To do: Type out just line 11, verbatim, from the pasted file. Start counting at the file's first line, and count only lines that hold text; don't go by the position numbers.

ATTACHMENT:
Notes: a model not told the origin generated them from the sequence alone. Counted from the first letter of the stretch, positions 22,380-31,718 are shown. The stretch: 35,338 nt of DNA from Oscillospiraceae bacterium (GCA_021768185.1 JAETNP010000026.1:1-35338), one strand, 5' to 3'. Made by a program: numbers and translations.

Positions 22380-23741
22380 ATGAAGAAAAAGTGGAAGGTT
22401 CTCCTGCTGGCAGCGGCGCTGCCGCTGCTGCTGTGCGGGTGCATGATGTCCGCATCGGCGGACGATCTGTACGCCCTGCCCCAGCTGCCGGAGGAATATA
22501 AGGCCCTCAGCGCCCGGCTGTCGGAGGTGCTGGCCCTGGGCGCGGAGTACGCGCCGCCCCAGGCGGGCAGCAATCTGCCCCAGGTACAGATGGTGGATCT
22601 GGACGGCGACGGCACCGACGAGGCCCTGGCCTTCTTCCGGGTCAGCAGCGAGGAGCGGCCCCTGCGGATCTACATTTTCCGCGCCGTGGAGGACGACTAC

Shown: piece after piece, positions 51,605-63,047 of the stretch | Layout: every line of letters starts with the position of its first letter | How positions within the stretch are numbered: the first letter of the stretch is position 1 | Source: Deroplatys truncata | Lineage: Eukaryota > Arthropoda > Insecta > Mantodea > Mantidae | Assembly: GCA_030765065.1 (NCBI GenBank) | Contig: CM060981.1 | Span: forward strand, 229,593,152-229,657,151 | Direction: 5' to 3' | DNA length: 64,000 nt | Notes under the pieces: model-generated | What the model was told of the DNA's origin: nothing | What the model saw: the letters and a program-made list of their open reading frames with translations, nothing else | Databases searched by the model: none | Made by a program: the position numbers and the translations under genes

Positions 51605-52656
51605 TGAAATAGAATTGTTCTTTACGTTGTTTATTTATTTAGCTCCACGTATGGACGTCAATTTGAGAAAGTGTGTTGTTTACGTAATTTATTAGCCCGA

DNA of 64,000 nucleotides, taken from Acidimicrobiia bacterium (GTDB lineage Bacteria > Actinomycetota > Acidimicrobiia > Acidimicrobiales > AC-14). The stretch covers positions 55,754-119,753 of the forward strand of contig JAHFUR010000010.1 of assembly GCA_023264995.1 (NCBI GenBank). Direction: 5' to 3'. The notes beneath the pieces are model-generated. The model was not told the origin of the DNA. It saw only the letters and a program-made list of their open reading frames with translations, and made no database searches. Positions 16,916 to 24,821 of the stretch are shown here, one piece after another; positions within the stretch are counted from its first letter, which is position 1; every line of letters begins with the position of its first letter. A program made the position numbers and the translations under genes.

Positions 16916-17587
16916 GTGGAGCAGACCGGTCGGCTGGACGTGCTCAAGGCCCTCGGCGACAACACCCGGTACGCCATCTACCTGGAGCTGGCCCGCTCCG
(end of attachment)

Positions 16916-17587